Regulators Urge Congress to Act Before TRIA Expires in December of 2005

April 7, 2004

Key members of the National Association of Insurance Commissioners (NAIC) are urging Congressional leaders to act this year on a federal solution that will ensure insurance marketplace stability and economic security as the expiration of the Terrorism Risk Insurance Act (TRIA) approaches. TRIA is set to expire on Dec. 31, 2005.

The letter, addressed to Rep. Michael Oxely, chairman of the House Committee on Financial Services, and to Sen. Richard Baker, chairman of the Senate Committee on Banking, Housing and Urban Affairs, indicated state regulators’ concern that “significant market disruption may develop before TRIA’s expiration” at the end of 2005. The commercial insurance business cycle will require insurers and policyholders to make decisions this year with regard to coverage into 2006, thus bringing a need to contemplate no federal backstop for potential losses beyond 2005.

The unknown status of any federal backstop will affect business decisions well before the Treasury Department’s June 2005 report to Congress. This brings the likelihood of the widespread introduction of conditional exclusions for terrorism coverage, which could cause market disruptions and damage to economic growth or overall business confidence.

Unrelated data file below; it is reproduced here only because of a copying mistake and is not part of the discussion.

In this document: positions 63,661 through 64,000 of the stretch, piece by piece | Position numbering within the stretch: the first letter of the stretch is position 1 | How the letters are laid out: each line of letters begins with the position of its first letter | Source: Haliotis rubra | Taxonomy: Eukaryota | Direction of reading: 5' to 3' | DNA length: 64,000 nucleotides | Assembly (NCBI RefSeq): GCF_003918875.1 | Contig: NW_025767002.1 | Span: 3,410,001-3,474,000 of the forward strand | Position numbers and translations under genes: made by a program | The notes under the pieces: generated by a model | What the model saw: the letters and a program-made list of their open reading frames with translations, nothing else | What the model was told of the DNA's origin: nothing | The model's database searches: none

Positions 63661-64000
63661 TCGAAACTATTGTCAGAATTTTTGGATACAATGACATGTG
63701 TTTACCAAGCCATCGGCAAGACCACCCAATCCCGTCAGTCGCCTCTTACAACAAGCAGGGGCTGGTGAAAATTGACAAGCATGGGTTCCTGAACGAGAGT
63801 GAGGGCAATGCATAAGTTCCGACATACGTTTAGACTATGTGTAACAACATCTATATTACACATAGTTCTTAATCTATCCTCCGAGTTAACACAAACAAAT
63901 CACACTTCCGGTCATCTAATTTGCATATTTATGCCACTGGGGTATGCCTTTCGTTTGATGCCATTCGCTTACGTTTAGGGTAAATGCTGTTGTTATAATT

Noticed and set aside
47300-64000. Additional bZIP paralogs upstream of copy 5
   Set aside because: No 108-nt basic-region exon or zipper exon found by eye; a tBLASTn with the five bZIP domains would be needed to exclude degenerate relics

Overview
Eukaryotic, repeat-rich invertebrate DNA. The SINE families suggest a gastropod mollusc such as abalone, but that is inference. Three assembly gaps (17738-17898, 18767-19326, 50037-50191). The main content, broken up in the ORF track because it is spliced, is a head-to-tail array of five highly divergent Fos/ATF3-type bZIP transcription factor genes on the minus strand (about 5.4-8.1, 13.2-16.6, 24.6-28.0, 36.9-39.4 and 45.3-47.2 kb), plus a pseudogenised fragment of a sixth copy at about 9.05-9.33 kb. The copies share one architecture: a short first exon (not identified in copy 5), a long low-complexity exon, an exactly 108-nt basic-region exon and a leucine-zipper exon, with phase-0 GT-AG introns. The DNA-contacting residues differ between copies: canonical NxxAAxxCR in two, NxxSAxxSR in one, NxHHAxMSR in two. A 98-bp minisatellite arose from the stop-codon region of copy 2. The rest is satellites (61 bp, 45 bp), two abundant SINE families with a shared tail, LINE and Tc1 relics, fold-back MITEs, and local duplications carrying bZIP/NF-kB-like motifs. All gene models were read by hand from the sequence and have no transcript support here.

“This is the same situation we encountered in the aftermath of Sept. 11, 2001, and which in large part prompted TRIA’s enactment,” states the letter, which is signed by four NAIC members: Ernst Csiszar, NAIC President; Greg Serio, chair of the NAIC’s Government Affairs Task Force; Jose Montemayor, chair of the NAIC’s Property and Casualty Insurance Committee; and Donna Lee Williams, chair of the NAIC’s Terrorism Insurance Implementation Working Group.

The letter concludes by urging “Congressional action this year to avoid market disruptions that will occur in the absence of a federal backstop program,” and highlighting the NAIC’s willingness to assist with a solution. The NAIC noted that regulators want to ensure that the Treasury Department has the time it needs to study the issue and make recommendations, while still maintaining stability in the market. A complete draft of the letter is attached.

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